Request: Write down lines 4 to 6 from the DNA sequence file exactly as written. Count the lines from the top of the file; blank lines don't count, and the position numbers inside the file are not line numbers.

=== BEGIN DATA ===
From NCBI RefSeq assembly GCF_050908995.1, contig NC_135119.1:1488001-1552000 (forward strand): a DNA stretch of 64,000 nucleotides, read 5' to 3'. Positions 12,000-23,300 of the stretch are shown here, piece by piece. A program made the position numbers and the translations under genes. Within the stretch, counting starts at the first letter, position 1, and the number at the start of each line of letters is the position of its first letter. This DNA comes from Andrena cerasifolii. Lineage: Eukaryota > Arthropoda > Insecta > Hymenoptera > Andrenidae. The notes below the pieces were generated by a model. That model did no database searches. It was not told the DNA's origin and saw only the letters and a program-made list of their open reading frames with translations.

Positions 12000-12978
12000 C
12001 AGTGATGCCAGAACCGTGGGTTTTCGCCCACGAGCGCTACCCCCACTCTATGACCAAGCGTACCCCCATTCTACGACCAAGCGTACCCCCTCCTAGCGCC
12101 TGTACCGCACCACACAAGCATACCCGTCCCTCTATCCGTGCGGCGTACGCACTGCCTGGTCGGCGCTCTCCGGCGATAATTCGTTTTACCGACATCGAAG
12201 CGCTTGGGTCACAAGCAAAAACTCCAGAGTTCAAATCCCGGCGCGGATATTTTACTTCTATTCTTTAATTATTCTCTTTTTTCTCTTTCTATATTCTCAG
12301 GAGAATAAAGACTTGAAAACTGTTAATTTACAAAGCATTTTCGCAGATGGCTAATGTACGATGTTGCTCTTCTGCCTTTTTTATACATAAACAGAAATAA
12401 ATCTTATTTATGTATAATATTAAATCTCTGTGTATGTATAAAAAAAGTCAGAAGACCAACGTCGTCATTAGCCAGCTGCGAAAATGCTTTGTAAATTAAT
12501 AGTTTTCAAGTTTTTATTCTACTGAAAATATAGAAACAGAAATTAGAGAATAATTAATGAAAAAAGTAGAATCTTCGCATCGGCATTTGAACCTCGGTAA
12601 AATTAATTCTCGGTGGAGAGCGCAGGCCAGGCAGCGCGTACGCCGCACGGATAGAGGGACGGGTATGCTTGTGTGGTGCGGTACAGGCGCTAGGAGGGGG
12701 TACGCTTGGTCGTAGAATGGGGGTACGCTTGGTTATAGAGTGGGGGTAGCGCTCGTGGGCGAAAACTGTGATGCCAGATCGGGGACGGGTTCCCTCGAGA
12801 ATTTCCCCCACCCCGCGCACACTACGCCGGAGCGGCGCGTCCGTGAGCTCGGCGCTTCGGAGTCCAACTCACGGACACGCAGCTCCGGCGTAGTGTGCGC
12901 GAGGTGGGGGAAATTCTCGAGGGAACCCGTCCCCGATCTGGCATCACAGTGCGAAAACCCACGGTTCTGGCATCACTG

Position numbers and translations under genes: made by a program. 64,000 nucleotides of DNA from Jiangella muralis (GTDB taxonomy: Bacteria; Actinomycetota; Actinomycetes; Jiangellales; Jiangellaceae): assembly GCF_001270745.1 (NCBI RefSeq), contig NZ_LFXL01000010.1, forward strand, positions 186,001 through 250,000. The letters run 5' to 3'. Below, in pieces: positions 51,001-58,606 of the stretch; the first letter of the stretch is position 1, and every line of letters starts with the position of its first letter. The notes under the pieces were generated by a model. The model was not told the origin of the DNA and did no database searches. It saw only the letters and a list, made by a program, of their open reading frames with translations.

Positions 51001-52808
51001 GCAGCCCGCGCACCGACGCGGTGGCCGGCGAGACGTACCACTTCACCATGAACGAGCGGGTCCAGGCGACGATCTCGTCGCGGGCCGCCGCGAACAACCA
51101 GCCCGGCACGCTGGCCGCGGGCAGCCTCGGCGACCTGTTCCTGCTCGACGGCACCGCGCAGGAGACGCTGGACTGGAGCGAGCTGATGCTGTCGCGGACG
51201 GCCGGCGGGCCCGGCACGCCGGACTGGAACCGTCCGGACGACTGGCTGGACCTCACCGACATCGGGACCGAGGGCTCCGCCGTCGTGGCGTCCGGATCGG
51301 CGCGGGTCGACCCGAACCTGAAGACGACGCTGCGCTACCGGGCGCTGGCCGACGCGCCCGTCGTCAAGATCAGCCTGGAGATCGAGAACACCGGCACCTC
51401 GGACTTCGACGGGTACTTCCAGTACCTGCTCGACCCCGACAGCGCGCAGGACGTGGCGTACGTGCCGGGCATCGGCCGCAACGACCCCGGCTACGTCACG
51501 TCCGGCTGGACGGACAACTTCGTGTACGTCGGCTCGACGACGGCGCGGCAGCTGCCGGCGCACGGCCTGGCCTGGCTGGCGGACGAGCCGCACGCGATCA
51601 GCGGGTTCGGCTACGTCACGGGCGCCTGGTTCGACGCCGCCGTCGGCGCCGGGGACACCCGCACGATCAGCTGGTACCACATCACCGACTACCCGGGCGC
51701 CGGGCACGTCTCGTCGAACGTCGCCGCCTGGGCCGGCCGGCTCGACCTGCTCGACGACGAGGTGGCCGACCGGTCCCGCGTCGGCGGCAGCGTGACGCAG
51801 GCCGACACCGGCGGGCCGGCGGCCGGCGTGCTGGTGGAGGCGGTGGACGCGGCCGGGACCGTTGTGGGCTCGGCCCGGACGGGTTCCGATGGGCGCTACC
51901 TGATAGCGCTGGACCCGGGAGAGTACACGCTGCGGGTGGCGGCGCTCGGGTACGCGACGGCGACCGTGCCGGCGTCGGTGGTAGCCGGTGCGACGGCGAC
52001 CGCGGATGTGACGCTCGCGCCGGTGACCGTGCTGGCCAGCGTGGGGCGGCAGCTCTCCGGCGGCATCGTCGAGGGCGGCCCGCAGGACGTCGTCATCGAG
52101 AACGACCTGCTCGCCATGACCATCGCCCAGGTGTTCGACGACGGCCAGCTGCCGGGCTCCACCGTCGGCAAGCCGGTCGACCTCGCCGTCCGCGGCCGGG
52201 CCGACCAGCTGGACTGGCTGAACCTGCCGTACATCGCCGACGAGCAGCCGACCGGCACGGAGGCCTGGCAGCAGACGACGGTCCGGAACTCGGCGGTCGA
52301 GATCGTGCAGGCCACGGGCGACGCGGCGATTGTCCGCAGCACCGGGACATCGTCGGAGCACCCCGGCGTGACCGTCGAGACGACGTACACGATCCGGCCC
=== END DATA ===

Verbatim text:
12001 AGTGATGCCAGAACCGTGGGTTTTCGCCCACGAGCGCTACCCCCACTCTATGACCAAGCGTACCCCCATTCTACGACCAAGCGTACCCCCTCCTAGCGCC
12101 TGTACCGCACCACACAAGCATACCCGTCCCTCTATCCGTGCGGCGTACGCACTGCCTGGTCGGCGCTCTCCGGCGATAATTCGTTTTACCGACATCGAAG
12201 CGCTTGGGTCACAAGCAAAAACTCCAGAGTTCAAATCCCGGCGCGGATATTTTACTTCTATTCTTTAATTATTCTCTTTTTTCTCTTTCTATATTCTCAG